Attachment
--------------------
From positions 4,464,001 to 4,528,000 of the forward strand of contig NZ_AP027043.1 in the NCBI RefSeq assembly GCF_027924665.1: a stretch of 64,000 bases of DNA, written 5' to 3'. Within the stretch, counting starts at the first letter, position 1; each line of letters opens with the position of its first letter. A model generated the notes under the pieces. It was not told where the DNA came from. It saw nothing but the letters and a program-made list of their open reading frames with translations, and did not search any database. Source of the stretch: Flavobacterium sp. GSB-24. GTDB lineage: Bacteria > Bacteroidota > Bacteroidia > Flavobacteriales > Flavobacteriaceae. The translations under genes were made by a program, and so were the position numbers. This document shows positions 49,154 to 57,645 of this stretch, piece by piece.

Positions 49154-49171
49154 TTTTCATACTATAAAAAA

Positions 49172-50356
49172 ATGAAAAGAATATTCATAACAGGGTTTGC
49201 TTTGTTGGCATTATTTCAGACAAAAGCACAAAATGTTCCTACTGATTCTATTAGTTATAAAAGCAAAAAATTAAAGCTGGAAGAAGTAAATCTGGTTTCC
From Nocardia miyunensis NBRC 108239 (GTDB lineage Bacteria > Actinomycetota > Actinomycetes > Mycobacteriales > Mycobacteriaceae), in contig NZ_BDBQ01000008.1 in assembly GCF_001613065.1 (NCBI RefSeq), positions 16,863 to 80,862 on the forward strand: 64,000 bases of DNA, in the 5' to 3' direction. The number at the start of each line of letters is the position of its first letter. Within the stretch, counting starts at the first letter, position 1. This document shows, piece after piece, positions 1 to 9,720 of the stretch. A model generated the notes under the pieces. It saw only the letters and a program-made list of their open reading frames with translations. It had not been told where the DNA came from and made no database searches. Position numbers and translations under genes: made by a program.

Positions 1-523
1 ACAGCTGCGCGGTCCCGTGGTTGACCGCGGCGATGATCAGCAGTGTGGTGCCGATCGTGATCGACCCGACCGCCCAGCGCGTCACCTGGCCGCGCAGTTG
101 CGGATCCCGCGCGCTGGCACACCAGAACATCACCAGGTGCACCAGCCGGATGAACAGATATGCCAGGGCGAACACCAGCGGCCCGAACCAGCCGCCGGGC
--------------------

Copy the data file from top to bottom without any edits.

From positions 4,464,001 to 4,528,000 of the forward strand of contig NZ_AP027043.1 in the NCBI RefSeq assembly GCF_027924665.1: a stretch of 64,000 bases of DNA, written 5' to 3'. Within the stretch, counting starts at the first letter, position 1; each line of letters opens with the position of its first letter. A model generated the notes under the pieces. It was not told where the DNA came from. It saw nothing but the letters and a program-made list of their open reading frames with translations, and did not search any database. Source of the stretch: Flavobacterium sp. GSB-24. GTDB lineage: Bacteria > Bacteroidota > Bacteroidia > Flavobacteriales > Flavobacteriaceae. The translations under genes were made by a program, and so were the position numbers. This document shows positions 49,154 to 57,645 of this stretch, piece by piece.

Positions 49154-49171
49154 TTTTCATACTATAAAAAA

Positions 49172-50356
49172 ATGAAAAGAATATTCATAACAGGGTTTGC
49201 TTTGTTGGCATTATTTCAGACAAAAGCACAAAATGTTCCTACTGATTCTATTAGTTATAAAAGCAAAAAATTAAAGCTGGAAGAAGTAAATCTGGTTTCC
From Nocardia miyunensis NBRC 108239 (GTDB lineage Bacteria > Actinomycetota > Actinomycetes > Mycobacteriales > Mycobacteriaceae), in contig NZ_BDBQ01000008.1 in assembly GCF_001613065.1 (NCBI RefSeq), positions 16,863 to 80,862 on the forward strand: 64,000 bases of DNA, in the 5' to 3' direction. The number at the start of each line of letters is the position of its first letter. Within the stretch, counting starts at the first letter, position 1. This document shows, piece after piece, positions 1 to 9,720 of the stretch. A model generated the notes under the pieces. It saw only the letters and a program-made list of their open reading frames with translations. It had not been told where the DNA came from and made no database searches. Position numbers and translations under genes: made by a program.

Positions 1-523
1 ACAGCTGCGCGGTCCCGTGGTTGACCGCGGCGATGATCAGCAGTGTGGTGCCGATCGTGATCGACCCGACCGCCCAGCGCGTCACCTGGCCGCGCAGTTG
101 CGGATCCCGCGCGCTGGCACACCAGAACATCACCAGGTGCACCAGCCGGATGAACAGATATGCCAGGGCGAACACCAGCGGCCCGAACCAGCCGCCGGGC